Finding love and finding meaning, the human reasons to keep going

buddhaWhen we entered the temple last week we were told that we couldn’t go into the Hondo because a family was grieving and we’d have to enter in a little while.

Later we learned that it was actually the family of that young woman , Natsumi Kogawa, from Japan who had gone missing in September. Her body was found on the grounds of that mansion on Davie Street in Vancouver’s West End. They had come from Japan to plan her memorial service. It’s impossible to comprehend the sad reality that her family is now facing.

All I could think of was the excitement this young woman surely felt in coming to Vancouver, in improving her English. In thinking about all the new friends and experiences she imagined having before stepping onto the plane from Japan, and how unlikely it was that something like whatever transpired and that led to her death would happen to her here. 

As my attention focused back on the room, I wondered what had motivated all my fellow students to take an introduction to Buddhism course. I wanted to know their real motivation, deep inside, not the sanitized reason they shared about being interested in Buddhism and wanting to learn more.

For myself the past few years have all been about seeking, some people might say to my detriment. They would say that I just need to find a way to accept my life where I’m at. But I think I’ve finally recognized that it goes against my temperament to ever be satisfied for lengthy periods of time if things just stay the same and if I know I could be doing so much more, and I can’t seem to make that work where I’m at.  Isn’t that what “life” is about – experiences and moving through change?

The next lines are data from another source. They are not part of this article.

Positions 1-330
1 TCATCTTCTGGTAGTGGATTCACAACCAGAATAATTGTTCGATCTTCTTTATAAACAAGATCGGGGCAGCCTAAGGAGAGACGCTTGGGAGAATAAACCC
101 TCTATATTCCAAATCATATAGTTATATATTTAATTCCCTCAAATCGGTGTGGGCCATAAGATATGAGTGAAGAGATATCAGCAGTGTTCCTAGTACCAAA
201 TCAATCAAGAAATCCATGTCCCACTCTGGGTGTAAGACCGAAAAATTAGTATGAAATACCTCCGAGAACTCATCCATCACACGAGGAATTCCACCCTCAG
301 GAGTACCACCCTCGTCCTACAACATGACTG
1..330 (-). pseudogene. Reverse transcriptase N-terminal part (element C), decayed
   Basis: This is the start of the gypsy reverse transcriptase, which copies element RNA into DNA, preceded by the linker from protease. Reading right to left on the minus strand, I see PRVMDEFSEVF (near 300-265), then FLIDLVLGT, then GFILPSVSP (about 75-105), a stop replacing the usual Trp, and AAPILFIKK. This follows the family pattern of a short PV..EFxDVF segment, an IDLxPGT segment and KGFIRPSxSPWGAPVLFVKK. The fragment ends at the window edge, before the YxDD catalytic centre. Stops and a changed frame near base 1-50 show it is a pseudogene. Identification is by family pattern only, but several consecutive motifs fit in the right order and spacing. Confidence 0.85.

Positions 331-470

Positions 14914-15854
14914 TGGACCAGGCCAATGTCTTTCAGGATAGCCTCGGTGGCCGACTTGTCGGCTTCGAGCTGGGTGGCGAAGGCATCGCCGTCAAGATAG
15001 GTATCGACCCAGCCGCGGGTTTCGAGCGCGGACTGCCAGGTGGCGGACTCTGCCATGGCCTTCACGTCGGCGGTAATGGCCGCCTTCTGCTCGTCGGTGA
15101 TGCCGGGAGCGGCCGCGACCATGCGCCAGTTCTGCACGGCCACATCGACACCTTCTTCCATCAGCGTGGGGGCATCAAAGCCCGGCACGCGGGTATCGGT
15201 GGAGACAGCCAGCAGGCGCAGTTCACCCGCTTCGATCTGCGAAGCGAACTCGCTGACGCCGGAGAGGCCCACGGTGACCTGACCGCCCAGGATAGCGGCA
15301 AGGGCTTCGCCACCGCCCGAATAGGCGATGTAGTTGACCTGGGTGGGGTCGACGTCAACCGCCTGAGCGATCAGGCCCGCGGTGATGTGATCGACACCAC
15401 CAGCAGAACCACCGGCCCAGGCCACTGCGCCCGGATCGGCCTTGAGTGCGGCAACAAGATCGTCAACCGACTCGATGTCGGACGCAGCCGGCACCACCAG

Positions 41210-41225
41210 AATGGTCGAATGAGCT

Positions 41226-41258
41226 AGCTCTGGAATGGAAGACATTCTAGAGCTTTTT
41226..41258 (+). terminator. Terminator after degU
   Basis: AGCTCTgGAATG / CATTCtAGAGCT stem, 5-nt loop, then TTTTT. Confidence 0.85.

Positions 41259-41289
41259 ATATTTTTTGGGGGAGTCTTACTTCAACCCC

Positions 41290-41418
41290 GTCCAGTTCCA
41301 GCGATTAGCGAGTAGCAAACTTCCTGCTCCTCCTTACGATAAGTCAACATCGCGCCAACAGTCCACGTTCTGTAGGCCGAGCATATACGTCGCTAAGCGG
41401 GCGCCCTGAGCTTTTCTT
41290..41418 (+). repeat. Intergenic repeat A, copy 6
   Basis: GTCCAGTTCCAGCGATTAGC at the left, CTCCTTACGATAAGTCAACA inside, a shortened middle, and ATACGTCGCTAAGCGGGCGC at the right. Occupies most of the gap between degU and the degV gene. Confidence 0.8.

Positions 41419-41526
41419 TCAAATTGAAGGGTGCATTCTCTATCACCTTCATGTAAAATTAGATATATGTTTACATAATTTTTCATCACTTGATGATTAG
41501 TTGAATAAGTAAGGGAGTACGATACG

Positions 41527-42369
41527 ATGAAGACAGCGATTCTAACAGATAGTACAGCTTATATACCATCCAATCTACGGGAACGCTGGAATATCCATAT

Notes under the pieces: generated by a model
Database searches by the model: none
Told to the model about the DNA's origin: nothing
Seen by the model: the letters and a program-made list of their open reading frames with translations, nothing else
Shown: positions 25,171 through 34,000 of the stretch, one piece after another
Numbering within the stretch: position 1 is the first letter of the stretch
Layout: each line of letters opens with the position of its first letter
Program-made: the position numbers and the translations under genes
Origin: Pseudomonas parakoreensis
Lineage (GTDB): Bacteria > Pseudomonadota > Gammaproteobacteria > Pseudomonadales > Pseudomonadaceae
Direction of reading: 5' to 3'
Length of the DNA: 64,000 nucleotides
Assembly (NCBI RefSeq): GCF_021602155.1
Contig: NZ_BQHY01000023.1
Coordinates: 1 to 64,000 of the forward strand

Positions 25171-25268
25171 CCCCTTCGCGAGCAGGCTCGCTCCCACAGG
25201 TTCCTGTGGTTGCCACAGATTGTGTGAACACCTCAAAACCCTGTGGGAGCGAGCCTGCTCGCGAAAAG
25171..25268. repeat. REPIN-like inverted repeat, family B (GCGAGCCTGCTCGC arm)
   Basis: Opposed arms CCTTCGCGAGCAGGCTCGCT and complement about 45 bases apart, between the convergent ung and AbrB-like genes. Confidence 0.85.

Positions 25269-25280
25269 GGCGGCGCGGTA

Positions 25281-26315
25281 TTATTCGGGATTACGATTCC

Some things haven’t worked out, in fact, sometimes it feels like nothing has worked out very well in the past few years, and with  Salt Spring as the contrast where everything just felt like it was seamless and worked out with ease and little effort, the opposite has been a shock, another disappointment, an ongoing frustration and endless questioning about what I’m missing that surely must be right in front of me. 

On the other hand, the trying to make things work have led to the meeting of many people I wouldn’t have otherwise met and learning, and yet, I’m missing the key ingredients it seems: love in the way I feel I need it or would like to share it (which may be the problem and I’m smart enough to recognize that)  and meaning.

Zen Buddhism was the topic on our last week given by Reverend Michael Newton of Mountain Rain Zen Community at 2016 Wall Street and a professor in religious studies at SFU.

There were two things that really stood out for me from his words. The first was about how when we wake up from the stories we’ve been telling ourselves, stories that others have told about us since we were children that may or may not reflect who we really are, and we let go of those stories from the past, we can begin to step into the beautiful, clear presence, that’s the essence of Zen.

Each person according to their past and their uniqueness finds unique truths and that is why the truth cannot be told. Someone else cannot tell you your truth. You must find it within. Truth comes from your own experiences, your own practice.

That really resonated with me in the moment because I feel that looking around, looking at others isn’t giving me the answers I need, isn’t showing me my own very personal path. Their answers, their way of living, is not mine. So it requires that I get to the heart of what matters as my own very personal truth about my own life.

Yesterday as I was driving to a friend’s place to hear about her recent trip to Morocco, I was lucky to catch a radio show, Meaningful Man, on CBC Sunday Morning. It was about Viktor Frankl, the former Holocaust survivor, a brilliant man, and the author of  the book, Man’s Search for Meaning, a book that apparently poured out of him in nine days, and one that he had to dictate into a recorder to capture the manic stream of thoughts.